John the Bulldozer

It's Christmas time.... Advent. Why a post about John the Baptizer? Because the Virgin Birth marks the Advent, the arrival of Jesus. John the Baptizer was a fiery preacher of the judgment of God and announcing the dawn, the beginning of the Messiah's ministry.

One image that comes to mind when I picture John is a piece of heavy machinery, in particular, a bulldozer. (This could be due to the fact that our home his filled with bulldozers and excavators.... thanks to our four year old, Jude! :)

John is no lay-down-and-die weakling. He is not out to wow the crowds with cheap tricks. Though a radical–and one who definitely stood out, it’s important for us to make sure we don’t confuse him for being a bug-eating carnival worker looking to just gain the attention of strangers and then send them away with plastic nothings that end up in landfills. No. He's got something to say. Or better, he has Someone to proclaim.


John the Baptizer is a person that we often hear about and is no stranger to us. He is one of the first ambassadors for Jesus Christ—and certainly one of the first who got to meet the God-man in the flesh. He even had the honor of baptizing Jesus! (John 1:29-33). He was not just blogging, tweeting, or dialoging. John came preaching and baptizing.

John did not come to maintain the status quo. He came to tell people that someone was coming who’d change their lives and it would be impossible to undo his work. John rolled in with a mission. He came to flatten mountains and fill in the valleys; his mission was to prepare the way for our Savior, the Lord Jesus. Metaphorically speaking, his job description included turning Mount Everest into a parking lot and filling in the Grand Canyon to make it level. This was intense labor set out ahead of him.

His example is encouraging for those of us who get tired, frustrated, and bogged down. John wasn’t reluctant about what God had created and called him to be. In fact, he had been jumping at the opportunity to serve Jesus ever since he was in his mother, Elizabeth’s, womb (Luke 1:39-45). In John’s mind, Jesus deserved a smooth walking path as he took center stage of salvation history.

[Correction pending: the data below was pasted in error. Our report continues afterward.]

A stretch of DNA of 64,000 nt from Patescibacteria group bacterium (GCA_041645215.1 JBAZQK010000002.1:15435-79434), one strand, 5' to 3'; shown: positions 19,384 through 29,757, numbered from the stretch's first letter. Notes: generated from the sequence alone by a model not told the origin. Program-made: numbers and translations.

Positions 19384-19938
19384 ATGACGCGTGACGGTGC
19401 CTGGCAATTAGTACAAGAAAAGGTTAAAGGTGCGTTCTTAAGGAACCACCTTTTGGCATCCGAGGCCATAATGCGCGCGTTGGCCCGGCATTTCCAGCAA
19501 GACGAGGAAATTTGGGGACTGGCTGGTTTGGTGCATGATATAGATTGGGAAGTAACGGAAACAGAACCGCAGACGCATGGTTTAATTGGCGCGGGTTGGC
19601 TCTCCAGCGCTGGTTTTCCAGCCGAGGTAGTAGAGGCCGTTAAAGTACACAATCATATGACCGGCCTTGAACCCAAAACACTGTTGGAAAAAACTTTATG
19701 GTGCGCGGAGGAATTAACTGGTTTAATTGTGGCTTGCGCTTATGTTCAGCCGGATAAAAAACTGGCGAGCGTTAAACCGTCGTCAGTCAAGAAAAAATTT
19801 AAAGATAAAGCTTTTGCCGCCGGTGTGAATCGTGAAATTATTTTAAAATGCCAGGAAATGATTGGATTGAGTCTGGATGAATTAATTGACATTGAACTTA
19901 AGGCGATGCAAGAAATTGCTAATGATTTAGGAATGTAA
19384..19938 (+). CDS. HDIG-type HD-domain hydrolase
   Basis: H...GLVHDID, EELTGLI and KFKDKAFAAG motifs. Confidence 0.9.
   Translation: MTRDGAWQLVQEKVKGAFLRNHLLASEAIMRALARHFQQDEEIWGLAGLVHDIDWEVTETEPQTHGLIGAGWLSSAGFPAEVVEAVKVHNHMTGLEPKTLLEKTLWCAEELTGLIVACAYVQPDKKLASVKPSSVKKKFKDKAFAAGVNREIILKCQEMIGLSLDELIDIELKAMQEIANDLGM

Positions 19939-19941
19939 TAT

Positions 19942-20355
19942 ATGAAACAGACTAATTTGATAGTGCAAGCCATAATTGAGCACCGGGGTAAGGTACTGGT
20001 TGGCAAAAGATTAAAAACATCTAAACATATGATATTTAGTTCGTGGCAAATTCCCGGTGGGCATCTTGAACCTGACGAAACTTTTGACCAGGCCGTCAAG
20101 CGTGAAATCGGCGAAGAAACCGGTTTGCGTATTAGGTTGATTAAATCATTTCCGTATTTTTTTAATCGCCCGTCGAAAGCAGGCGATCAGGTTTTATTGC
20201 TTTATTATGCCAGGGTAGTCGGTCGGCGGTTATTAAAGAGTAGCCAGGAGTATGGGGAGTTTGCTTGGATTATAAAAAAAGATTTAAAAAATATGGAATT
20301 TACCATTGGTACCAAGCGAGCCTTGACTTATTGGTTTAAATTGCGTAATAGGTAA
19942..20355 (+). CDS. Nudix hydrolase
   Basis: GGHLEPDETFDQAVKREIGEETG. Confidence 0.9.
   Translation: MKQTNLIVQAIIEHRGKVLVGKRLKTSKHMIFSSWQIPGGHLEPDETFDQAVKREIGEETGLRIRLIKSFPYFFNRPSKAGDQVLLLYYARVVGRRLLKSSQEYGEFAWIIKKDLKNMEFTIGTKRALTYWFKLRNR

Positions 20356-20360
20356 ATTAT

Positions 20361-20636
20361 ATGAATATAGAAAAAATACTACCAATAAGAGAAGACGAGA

In the English Bible, Malachi is the last book in our Old Testament. It contains this prophecy:

Behold, I send my messenger, and he will prepare the way before me. And the Lord whom you seek will suddenly come to his temple; and the messenger of the covenant in whom you delight, behold, he is coming, says the LORD of hosts (Malachi 3:1).

After this prophetic message is penned, there is going to be over 400 years of total silence from heaven. No prophets or kings with a word from God for his people. And then suddenly, one day, out of the blue, a man arose coming out of the wilderness, sporting a gnarly beard, eating locusts and wild honey, wearing camel fur and a broad belt around his waist, and strangely resembling the prophet Elijah. He opens his mouth booming authority, crying out “Prepare the way of the Lord!” (Luke 3:4).


The messenger is John the Baptizer. Malachi’s prophecy about John is cited three times in the Gospels of Matthew, Mark, and Luke. On one occasion, Jesus said about John:

What did you go out into the wilderness to see? A reed shaken by the wind? What then did you go out to see? A man dressed in soft clothing? Behold, those who wear soft clothing are in kings’ houses. What then did you go out to see? A prophet? Yes, I tell you, and more than a prophet. This is he of whom it is written, "Behold, I send my messenger before your face, who will prepare your way before you." Truly, I say to you, among those born of women there has arisen no one greater than John the Baptist" (Matthew 11:7-11).

Why was John so great? One of his declarations about Jesus might clue us in, "He must become greater; I must become less." (Jn 3:30 NIV).


During Christmas, the world stops because the Greatest became the least that the least might become great in the eyes of God.